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Review: Christoph Eschenbach conducts the Los Angeles Philharmonic

May 24, 2009 |  3:06 pm

Eschenbach
Christoph Eschenbach is a complex, excellent conductor, not always easy to assess.  Thin and erect, with shaved head and large cranium, dressed in avant-garde sleek black shirt and slacks, he looked like some inscrutable creature of advanced intelligence out of the future when he stood on the podium of the Walt Disney Concert Hall Friday.  This was the first night of his two weeks with the Los Angeles Philharmonic and the last two weeks of the orchestra’s season.

The program was originally supposed to have been two works – Shostakovich’s First Violin Concerto and Prokofiev’s Fifth Symphony – from Stalinist Russia written about the same time (late World War II and its aftermath).  But with the cancellation of the young German violinist Julia Fischer, Eschenbach made a strange substitution.  Instead of Shostakovich’s anguished, substantial postwar concerto, he opened the program with Tchaikovsky’s anguished, splashy, much earlier tone poem “Francesca da Rimini.”

The anguish was clearly the point here in an imaginatively neurotic, over-the-top performance.  Which is not to say that things haven’t been looking up for Eschenbach since he last performed Tchaikovsky in Disney.  That was two years ago when he appeared with the Philadelphia Orchestra, which had just given him a vote of no confidence as music director and not renewed his contract.  Tchaikovsky’s Fifth Symphony that night was an unintentional, ill-balanced mess, the players having refused a sound check in an unfamiliar venue.

Now, the post-Philly Eschenbach will take over the National Symphony in Washington, D.C., the season after next.  Meanwhile the financially troubled, leaderless, possibly humbled "Fabulous" Philadelphians have perhaps realized what they lost.  Eschenbach has been invited back as a guest conductor.

I wish these players could have heard “Francesca” Friday night.  The performance was another mess, but not ill-balanced and not unintentional.  Rather, it was the mess that was the emotionally tortured Tchaikovsky.  Over 25 fairly sloppy minutes, the composer follows the tragedy, from Dante’s “Divine Comedy,” of a young girl tricked into a political marriage. She winds up thrown to the winds with her brother-in-law lover in the second circle of hell.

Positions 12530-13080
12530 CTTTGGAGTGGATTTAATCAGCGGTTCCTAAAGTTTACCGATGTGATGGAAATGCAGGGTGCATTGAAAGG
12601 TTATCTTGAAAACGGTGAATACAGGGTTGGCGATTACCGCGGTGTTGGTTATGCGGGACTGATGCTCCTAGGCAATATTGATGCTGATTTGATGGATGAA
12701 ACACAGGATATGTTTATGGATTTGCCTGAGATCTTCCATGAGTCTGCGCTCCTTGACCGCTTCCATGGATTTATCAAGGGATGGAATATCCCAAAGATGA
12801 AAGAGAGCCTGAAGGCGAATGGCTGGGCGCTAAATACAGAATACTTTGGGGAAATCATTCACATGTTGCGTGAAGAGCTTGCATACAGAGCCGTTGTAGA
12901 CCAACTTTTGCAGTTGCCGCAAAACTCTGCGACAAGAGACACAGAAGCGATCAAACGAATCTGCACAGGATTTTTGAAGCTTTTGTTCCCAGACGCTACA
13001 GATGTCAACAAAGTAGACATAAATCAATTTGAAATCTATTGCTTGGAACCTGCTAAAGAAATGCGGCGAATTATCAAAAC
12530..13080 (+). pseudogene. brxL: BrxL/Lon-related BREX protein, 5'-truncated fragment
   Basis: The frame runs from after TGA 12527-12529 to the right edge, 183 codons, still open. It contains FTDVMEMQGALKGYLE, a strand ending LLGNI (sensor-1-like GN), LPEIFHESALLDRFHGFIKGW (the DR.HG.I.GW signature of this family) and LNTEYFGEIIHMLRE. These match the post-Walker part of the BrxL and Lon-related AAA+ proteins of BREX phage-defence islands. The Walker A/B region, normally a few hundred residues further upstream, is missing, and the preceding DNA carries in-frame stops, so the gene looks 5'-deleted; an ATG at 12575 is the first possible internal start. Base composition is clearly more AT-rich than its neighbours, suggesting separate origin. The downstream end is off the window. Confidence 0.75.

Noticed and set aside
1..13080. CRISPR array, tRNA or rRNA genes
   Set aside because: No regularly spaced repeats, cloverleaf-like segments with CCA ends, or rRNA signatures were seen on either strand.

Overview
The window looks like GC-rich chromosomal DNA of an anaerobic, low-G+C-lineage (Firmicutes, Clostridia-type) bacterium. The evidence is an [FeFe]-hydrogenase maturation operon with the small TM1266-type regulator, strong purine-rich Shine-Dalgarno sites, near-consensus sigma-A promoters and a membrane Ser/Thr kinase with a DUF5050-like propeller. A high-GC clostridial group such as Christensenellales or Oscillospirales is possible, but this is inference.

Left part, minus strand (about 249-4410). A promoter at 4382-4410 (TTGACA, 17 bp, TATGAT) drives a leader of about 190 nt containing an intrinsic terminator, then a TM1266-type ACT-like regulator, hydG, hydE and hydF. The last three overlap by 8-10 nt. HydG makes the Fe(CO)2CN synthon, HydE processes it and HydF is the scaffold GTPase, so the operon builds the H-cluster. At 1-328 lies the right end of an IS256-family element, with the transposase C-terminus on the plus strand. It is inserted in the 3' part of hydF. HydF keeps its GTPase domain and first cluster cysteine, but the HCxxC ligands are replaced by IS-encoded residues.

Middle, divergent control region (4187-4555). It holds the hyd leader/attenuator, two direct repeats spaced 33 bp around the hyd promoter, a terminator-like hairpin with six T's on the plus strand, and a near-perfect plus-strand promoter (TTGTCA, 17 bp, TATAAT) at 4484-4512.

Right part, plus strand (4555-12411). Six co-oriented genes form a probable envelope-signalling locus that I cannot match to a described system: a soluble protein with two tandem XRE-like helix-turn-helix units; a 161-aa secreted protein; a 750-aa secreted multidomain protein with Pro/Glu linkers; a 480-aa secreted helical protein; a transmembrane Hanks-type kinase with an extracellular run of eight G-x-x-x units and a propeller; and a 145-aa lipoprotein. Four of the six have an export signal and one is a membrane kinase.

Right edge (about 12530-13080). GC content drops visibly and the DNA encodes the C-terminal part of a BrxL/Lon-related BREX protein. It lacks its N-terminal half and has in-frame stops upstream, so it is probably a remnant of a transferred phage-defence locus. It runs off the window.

Hell, for Eschenbach Friday, was a raw torrent of uncontrollable rage, contrasted with the lovers' juicy big tune, which featured an exquisitely liquid clarinet solo from Lorin Levee.  The clarinet was pretty, but the orchestra often was not.  Eschenbach wanted a crazy speed just past the safety zone for hairpin turns.  It was quite a show.

Prokofiev’s Fifth Symphony proved even more intense.  Premiered in early 1945, just as the Soviets had broken the German front in the Ukraine, the score opens in a dark mood with a dark Tchaikovskian sound and a somber, poignant, memorable melody.  The end, 45 minutes later, is a conflation of horror and triumph, the hope and anguish of victory. 
 
Recently in Orange County, Valery Gergiev, who grew up under the Soviets, led an extraordinarily powerful performance of the work with the London Symphony Orchestra.  His passions were deep but always swelled to the surface.  I can’t necessarily tell you what the Russian soul is, but I knew it when I heard it that night.

Eschenbach, who was born in Germany in 1940, was after something different in what was also an attention-grabbing performance.  I’ve written before about Eschenbach’s stark sense of rhythm both as a pianist and conductor, and that may well be a hallmark of his performances of a Schubert piano sonata and a Bruckner symphony next week.

Friday, the balletic scherzo movement certainly sizzled, and climaxes in the first and last movement were karate-chop on the beat.  There was suavity in the slow movement.  But Eschenbach seemed in the grip of the weird momentum of war.  Dance could be the dance of death.  Beautiful moonlight was moonlight as seen from the bloodstained trenches.

Inner turmoil became outer turmoil as Eschenbach fussed with inner lines and dramatically shifted tempos.  With Gergiev you never knew what was coming next, but there was ground under the music’s feet.  On Eschenbach’s emotional roller coaster, nothing felt certain.  The Philharmonic played as if in an exhilarated state of shock.  The point of the evening’s Dante-inspired first half became clear.  War is hell.  Again, this performance was quite a show.

-- Mark Swed

Photo: Christoph Eschenbach. Credit: Michael Tammaro / Los Angeles Philharmonic

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